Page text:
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Archive for February 19th, 2013

Hello, my name is Lauralynn Elliott, and I’m a pantser. Kait and Susan have given me a good talking to about plotting and why I should. I understand the concept. I understand the reasons for plotting. I sort of plot in my head. But, alas, I’m still a pantser. And there’s a very good reason why. Here’s the story:

I don’t know what’s going to happen. Seriously, I don’t. I get an idea. A GENERAL idea. And I know the MAJOR points I need to hit. I almost always know the ending. I know certain things must happen. But if I sit down to write an outline for the book I’m about to write, I have no idea what’s going to happen in the book. So I can’t write the outline. This is going to sound strange, but there’s something almost magical about my hands typing out words. That’s the only way I can make the story happen. I don’t even think I could dictate the story. I HAVE to be typing it out, and the story unfolds as I do. I’m very surprised sometimes by things that happen in the book. Characters do things that I don’t expect. An example: I just wrote a character in my WIP who was going to be this older, snobby, stuffy woman who owned an antique store. As I was writing the interaction between her and the main character, she suddenly became a woman who seemed stuffy on the outside, but really had a good heart and a sense of humor. I had no idea. Now, sometimes, I’ll be sitting at my desk or somewhere, and I suddenly know what needs to happen in the next scene. But even that ends up changing as I write. I’ve never been able to do it any other way.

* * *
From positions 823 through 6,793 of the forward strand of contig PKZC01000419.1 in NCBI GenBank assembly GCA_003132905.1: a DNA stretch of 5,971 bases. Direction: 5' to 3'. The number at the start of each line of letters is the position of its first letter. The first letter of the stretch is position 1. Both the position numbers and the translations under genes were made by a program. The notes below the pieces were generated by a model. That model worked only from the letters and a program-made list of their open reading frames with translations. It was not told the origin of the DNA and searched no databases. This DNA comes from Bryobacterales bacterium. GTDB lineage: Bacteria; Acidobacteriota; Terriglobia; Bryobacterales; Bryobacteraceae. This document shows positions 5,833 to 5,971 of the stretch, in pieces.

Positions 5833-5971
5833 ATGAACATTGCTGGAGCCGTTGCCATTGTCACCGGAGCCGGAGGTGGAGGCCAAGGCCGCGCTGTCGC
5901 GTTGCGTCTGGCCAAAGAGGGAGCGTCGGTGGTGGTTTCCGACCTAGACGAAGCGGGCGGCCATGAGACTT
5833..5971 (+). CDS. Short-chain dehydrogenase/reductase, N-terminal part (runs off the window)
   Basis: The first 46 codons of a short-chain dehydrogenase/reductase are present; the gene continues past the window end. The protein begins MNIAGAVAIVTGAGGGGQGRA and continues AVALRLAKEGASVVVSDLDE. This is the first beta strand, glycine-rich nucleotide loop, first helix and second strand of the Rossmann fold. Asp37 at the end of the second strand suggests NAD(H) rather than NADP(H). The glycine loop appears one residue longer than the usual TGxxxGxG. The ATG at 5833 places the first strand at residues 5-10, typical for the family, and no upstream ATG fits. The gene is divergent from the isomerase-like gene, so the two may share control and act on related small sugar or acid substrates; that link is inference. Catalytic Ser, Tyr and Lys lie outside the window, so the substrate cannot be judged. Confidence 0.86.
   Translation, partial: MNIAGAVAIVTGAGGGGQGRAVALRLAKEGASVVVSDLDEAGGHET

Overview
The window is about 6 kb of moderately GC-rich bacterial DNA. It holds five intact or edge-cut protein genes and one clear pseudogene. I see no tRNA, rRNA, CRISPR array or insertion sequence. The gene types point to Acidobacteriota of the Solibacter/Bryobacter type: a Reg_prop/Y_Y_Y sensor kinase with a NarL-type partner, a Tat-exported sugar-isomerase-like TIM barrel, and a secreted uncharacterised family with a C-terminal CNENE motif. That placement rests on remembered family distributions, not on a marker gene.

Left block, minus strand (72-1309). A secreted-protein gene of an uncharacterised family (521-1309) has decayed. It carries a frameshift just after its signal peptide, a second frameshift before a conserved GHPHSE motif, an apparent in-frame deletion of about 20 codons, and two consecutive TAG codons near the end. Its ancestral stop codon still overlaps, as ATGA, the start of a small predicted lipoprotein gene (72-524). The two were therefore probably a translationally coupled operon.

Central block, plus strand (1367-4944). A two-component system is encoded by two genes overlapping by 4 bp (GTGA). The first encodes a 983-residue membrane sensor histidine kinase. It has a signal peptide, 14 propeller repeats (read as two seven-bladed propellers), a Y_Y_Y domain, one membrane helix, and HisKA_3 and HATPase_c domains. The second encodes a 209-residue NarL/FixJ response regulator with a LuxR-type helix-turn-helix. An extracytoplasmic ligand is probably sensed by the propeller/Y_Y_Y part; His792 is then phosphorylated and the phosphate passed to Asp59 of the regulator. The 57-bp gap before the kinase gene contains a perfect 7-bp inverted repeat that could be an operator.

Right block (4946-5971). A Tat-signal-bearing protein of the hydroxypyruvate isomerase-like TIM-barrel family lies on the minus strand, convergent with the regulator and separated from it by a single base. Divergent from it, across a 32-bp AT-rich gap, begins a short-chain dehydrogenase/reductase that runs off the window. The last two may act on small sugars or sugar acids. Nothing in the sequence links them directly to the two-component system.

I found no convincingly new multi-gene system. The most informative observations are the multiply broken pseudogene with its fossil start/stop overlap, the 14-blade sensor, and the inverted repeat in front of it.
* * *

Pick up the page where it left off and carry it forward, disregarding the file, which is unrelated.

So maybe I need another weekend with Kait and Susan. Maybe they can beat me into submission. Is it possible for me to change? Maybe. I think if I could quit my day job, my mind would settle down and be more open to plotting. If I want to eventually get into writing mysteries that have very complicated plots, I will probably HAVE to change my method. Although, some of my beta readers tell me they like the twists that have been in the books I’ve already written. One said, “You think up the best twists and creatures.” But, honestly, for something a lot more complicated, plotting is probably necessary. Stephen King is a pantser. But I’m not Stephen King. I don’t have his experience. I think I’m going to start a WIP at some point during the summer and maybe work on plotting on my vacation when I’m relaxed and my mind uncluttered. We’ll see what happens.

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